While neither man’s name will be on any ballot in November, both will be the star attractions for their respective parties, as they seek to use their popularity and fame to help push candidates over the winning line.
And while supporters of each will thrall to the differences between the two - Mr Trump’s off-the-cuff, nationalist bravura, and his predecessor’s more measured, multilateral inclusiveness - both men have the ability to excite and energise an audience.
“I think what will be very interesting is to see what Obama says on immigration, after what has been happening at the border,” Juliette Kayyem, a senior official in the Department of Homeland Security during Mr Obama’s first term, told The Independent.
“I think he will be say that Democrats can be tough on immigration without being cruel.”
Mr Obama this week released a list of 81 candidates - which his office said would be the first batch of several - he is backing for 2018.
“I’m proud to endorse such a wide and impressive array of Democratic candidates - leaders as diverse, patriotic, and big-hearted as the America they're running to represent,” he said in a statement.
“I’m confident that, together, they’ll strengthen this country we love by restoring opportunity, repairing our alliances and standing in the world, and upholding our fundamental commitment to justice, fairness, responsibility, and the rule of law. But first, they need our votes.”
Among the candidates were several people who served either in his administration or his campaign. Around half were candidates for state legislatures, something on which the 44th president has been focussing since he left office in January 2017.
So far, the former president has steered clear of some of the more contentious races; he did not immediately endorse Alexandria Ocasio-Cortez, the Democratic left’s latest star, who recently defeated longtime congressman in the primary contest for New York’s 14th congressional district.
Neither did he weigh in on New York’s race for governor, where incumbent Andrew Cuomo faces a progressive primary challenge from Sex and the City actress Cynthia Nixon.
Among the names he backed for governorships were Jared Polis of Colorado, Gavin Newsom of California, Stacey Abrams of Georgia, Richard Cordray of Ohio and JB Pritzker of Illinois.
Mr Obama’s office said the list was heavy on young and diverse state-level Democrats because the former president “hopes to help current and aspiring Democratic leaders establish themselves, build their profiles, and lead their communities”.
It also said he would try and help the party retake the House of Representatives. Democrats need to flip 23 seats if they are to secure the lower chamber of Congress, which is the place where any impeachment effort of Mr Trump would begin.
The former president has admitted that during his two terms in office, the party failed to properly address defeats in state legislatures and governors’ mansions across the country.
His office said he would be campaigning for some of the candidates he has endorsed, without specifying which or where. Both his office and that of the Democratic National Committee did not immediately respond to enquiries on Thursday.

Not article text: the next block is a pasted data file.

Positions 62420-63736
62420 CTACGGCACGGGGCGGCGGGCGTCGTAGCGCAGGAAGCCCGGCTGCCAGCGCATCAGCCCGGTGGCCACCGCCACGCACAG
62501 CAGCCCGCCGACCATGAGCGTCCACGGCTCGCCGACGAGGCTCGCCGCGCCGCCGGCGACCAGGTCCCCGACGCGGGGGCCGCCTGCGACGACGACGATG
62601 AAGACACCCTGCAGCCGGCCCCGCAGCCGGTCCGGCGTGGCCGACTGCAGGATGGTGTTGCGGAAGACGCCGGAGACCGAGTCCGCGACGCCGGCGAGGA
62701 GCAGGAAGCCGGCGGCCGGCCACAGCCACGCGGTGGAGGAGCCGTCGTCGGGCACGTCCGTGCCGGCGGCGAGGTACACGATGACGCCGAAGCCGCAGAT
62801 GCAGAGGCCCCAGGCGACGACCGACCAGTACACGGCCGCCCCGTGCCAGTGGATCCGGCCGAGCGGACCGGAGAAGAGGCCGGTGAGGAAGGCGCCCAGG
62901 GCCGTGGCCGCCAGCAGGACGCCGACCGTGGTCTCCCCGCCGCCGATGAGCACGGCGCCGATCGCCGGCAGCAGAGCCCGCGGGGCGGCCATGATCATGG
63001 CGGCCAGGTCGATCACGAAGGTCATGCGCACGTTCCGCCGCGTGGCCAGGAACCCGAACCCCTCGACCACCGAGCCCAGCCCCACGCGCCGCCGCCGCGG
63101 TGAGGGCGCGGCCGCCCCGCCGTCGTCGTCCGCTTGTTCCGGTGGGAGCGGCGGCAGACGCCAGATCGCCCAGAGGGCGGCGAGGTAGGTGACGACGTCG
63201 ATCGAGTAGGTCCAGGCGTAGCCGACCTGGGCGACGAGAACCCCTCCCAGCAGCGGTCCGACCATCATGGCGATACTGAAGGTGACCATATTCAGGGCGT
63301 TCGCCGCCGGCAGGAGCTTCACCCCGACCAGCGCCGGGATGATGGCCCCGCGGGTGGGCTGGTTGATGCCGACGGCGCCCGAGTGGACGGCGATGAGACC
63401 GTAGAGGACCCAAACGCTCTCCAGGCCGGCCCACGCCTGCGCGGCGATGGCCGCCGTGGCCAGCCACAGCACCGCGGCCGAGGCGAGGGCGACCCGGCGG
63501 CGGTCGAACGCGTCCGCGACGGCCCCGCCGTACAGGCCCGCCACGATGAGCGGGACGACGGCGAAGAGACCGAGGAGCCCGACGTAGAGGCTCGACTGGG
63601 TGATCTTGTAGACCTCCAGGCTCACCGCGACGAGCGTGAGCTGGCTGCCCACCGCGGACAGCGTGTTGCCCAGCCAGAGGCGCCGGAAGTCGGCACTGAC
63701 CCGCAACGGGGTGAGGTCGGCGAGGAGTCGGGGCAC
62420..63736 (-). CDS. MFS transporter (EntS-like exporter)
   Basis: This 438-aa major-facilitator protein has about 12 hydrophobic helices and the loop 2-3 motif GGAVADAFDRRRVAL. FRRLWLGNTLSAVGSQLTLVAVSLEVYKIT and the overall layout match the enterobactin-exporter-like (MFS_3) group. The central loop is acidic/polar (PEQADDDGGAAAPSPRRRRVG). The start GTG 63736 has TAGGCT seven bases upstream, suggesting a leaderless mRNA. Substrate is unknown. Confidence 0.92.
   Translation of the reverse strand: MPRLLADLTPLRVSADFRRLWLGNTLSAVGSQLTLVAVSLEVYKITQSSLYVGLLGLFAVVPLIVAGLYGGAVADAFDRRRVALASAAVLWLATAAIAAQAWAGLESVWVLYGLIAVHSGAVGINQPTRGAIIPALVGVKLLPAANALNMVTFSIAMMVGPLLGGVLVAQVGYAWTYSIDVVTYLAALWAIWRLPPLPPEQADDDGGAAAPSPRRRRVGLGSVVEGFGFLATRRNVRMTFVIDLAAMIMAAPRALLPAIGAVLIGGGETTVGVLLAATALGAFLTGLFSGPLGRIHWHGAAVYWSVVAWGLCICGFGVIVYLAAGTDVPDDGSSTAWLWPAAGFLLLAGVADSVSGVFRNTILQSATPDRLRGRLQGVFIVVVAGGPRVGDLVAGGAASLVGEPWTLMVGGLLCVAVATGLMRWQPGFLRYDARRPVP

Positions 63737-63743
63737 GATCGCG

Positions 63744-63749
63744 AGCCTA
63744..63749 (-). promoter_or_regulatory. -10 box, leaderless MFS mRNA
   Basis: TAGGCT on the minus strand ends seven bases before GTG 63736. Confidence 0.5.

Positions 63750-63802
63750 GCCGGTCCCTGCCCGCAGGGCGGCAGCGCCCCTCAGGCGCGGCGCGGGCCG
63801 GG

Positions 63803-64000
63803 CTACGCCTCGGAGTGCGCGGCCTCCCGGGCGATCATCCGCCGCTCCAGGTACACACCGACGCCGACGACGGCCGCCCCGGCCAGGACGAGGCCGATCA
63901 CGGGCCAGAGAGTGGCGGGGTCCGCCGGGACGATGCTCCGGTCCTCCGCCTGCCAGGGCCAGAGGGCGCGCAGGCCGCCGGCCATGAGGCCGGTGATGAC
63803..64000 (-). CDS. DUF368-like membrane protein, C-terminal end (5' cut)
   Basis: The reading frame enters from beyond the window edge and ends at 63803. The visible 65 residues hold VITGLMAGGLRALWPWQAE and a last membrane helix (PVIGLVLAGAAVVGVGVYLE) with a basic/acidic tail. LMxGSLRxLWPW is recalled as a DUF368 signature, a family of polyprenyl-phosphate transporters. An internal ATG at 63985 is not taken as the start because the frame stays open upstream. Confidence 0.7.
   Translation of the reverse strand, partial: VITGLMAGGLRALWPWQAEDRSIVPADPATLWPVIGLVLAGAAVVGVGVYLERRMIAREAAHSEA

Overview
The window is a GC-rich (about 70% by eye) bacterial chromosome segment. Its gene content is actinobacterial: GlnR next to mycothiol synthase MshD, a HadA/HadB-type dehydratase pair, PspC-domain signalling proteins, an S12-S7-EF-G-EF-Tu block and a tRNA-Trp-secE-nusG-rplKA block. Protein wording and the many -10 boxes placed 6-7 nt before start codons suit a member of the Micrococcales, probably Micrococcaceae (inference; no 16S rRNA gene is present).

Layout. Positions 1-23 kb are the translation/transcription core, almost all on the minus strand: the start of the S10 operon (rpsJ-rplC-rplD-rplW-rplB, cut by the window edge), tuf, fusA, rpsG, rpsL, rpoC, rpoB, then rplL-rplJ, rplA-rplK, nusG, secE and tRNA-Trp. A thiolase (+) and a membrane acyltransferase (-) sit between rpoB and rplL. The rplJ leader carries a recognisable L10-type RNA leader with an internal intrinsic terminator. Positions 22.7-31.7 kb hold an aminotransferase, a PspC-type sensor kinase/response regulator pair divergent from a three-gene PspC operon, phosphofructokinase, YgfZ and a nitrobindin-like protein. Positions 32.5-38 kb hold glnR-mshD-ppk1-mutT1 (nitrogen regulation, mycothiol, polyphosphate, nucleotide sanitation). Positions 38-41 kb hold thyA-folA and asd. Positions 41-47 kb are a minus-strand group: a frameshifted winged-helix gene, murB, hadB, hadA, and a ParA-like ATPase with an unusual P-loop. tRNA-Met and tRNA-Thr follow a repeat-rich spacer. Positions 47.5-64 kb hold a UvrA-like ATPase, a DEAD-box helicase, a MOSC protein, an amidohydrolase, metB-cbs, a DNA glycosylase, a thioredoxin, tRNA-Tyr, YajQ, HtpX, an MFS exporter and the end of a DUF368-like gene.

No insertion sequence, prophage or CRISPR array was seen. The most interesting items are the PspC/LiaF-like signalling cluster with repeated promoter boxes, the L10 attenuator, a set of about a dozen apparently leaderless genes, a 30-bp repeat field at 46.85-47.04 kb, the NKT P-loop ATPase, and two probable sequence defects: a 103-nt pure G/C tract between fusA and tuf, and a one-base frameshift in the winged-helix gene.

The announcement followed a move by former first lady Michelle Obama’ who said last month she would help help lead When We All Vote, a non-partisan, not-for-profit group working to help register new voters.
Mr Trump has already been busy campaigning ahead of election day, with recent rallies in Florida, Montana and Iowa. On Thursday night, he was holding a so-called ‘Make America Great Again’ rally in Pennsylvania.
He has also been busy endorsing Republican candidates and claiming credit for those who have won their primaries, among them congresswoman Martha Roby who last month easily defeated a primary challenge from Bobby Bright.
“My endorsement came appropriately late, but when it came the ‘flood gates’ opened and you had the kind of landslide victory that you deserve,” Mr Trump wrote on Twitter. “Enjoy!”
Republicans sought to shrug off Mr Obama’s involvement, saying that Democrats had lost nearly 1,000 political offices around the country under his leadership and then lost the White House in the 2016 presidential election.
“No one’s more to blame for how weak today’s Democratic Party is than President Obama,” said Republican National Committee spokesman Michael Ahrens, according to Reuters.
But polls suggest Mr Obama retains considerable star power, 18 months after he left the White House.
Last month, the Pew Research Centre revealed the findings of a survey which asked people to name who they thought did the best job as president in their lifetime. Mr Obama was the top choice on 44 per cent, ahead of Bill Clinton on 33 per cent and Ronald Reagan on 32 per cent. Mr Trump was placed fourth with 19 per cent.
While Mr Trump has frequently criticised Mr Obama and accused his administration of illegally bugging his campaign during the 2016 White House race, Mr Obama has, as has been the convention for former presidents, been all but silent about the man who succeeded him - something that has angered many in the party.
Last month, in a speech at an event in South Africa celebrating Nelson Mandela’s 100th birthday, Mr Obama was perhaps his most outspoken about Mr Trump.
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